Chicago Leads Again: The Law Schools That Defined Federal Clerk Hiring in 2023

In the realm of legal academia, the University of Chicago Law School has reaffirmed its dominance, clinching the top spot yet again as the premier producer of federal judicial clerks. In a landscape shaped by prestige and competition, Chicago Law’s achievement stands as a testament to its enduring excellence.

According to freshly released data from the American Bar Association, Chicago Law propelled an impressive 25.35% of its 2023 juris doctor graduates into coveted federal clerkships. This marks a triumphant return for the institution, reclaiming its throne after a brief hiatus at the third position in 2022.

Yale Law School, a perennial contender, secured the runner-up position in 2023, boasting a commendable 24.11% clerkship rate. Following closely behind was Stanford Law School, with 20.77% of its graduates making their mark in federal clerkships. Not to be overlooked, the University of Notre Dame Law School and the University of Michigan Law School rounded out the top five, each contributing significantly to the elite echelon of federal clerks.

Federal clerkships, coveted for their prestige and as stepping stones to esteemed positions such as judgeships and law professorships, remain elusive opportunities in the legal landscape. Despite comprising just 3.4% of the 35,215 JD graduates nationwide in 2023, these positions are disproportionately monopolized by a select few law schools.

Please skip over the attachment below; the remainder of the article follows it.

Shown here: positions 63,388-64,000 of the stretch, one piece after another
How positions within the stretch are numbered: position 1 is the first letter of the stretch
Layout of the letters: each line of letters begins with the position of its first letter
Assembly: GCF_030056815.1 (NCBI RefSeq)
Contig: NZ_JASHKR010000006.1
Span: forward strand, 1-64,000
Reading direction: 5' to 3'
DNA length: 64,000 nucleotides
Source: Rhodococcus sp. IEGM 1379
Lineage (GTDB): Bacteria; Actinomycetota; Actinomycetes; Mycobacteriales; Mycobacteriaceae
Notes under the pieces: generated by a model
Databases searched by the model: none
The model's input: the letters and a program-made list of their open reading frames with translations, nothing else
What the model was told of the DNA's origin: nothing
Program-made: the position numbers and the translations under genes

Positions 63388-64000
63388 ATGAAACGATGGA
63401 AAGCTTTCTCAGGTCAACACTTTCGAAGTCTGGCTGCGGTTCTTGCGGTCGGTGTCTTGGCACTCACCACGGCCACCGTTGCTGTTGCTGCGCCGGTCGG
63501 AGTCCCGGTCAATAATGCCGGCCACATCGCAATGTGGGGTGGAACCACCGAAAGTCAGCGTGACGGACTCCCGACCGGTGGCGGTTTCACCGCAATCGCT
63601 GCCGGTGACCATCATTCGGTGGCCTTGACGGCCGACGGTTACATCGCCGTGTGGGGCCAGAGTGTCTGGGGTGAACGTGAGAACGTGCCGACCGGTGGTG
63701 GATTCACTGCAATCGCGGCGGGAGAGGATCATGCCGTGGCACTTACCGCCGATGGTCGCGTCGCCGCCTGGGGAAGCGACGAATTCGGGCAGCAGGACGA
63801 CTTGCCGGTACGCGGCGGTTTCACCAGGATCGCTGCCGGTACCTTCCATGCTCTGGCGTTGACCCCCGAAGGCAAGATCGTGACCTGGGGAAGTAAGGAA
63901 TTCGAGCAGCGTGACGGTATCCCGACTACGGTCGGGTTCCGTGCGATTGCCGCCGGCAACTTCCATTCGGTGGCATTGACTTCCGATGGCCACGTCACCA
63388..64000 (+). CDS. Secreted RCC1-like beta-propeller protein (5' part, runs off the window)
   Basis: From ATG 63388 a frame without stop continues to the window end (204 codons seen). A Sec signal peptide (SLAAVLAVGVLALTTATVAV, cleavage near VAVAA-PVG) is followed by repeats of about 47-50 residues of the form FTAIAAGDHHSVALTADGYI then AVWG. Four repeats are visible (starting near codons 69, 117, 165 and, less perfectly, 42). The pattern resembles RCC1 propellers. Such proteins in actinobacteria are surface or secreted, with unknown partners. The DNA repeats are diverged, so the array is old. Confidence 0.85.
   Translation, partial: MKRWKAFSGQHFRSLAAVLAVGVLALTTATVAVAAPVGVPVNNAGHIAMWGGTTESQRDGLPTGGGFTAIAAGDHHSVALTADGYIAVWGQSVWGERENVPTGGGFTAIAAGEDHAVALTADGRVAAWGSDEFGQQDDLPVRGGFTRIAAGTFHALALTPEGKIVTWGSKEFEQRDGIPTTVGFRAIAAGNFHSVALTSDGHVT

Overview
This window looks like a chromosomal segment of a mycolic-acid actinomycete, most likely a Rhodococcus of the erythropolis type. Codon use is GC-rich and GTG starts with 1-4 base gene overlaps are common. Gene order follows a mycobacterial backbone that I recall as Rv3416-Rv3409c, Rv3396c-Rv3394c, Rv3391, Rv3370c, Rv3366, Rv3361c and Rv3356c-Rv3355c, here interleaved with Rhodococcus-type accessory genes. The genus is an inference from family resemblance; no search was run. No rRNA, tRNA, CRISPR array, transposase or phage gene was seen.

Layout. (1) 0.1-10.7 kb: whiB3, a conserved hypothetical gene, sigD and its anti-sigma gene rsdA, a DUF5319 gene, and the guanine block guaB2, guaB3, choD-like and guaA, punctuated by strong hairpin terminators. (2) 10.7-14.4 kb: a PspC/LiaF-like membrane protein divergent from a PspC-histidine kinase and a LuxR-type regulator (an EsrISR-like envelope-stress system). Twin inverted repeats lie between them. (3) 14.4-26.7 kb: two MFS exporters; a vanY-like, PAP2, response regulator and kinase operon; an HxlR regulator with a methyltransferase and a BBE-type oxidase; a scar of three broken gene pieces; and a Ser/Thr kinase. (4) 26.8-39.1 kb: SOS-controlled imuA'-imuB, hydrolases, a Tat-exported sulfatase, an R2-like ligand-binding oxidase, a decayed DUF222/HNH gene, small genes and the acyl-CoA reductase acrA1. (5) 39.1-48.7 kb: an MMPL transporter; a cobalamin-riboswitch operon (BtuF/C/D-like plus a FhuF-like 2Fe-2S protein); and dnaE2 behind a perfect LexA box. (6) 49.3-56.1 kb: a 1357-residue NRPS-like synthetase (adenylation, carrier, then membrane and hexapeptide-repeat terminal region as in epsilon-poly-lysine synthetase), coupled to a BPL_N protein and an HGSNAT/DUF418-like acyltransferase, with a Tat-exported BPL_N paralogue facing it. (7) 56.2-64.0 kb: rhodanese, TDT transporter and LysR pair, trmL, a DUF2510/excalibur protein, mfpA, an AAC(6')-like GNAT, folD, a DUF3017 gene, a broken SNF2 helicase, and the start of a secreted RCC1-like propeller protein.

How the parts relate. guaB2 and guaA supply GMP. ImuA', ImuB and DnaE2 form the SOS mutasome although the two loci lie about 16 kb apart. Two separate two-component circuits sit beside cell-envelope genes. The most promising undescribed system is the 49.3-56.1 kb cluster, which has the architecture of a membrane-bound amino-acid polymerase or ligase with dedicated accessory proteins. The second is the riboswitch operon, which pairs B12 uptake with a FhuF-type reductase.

In a testament to their influence, the top 10 law schools accounted for a staggering one-third of all federal clerks nationwide. Notably, Harvard Law School, while not claiming the top spot in percentage, produced the largest absolute number of federal clerks in 2023, further solidifying its status as a powerhouse in legal education.

Yet, amidst the accolades, the landscape is not devoid of controversy. Conservative federal circuit court judges, James Ho and Elizabeth Branch, made headlines with their decisions to boycott Yale and Stanford law students as clerks following protests of conservative speakers. However, these boycotts did not extend to students who graduated in 2023, as most hiring decisions were made prior to the implementation of the boycotts.

As the legal arena continues to evolve, the saga of federal clerk hiring underscores the enduring influence of a select cadre of law schools, where excellence converges with opportunity on the grand stage of legal academia.

Print Friendly, PDF & Email
Scroll to Top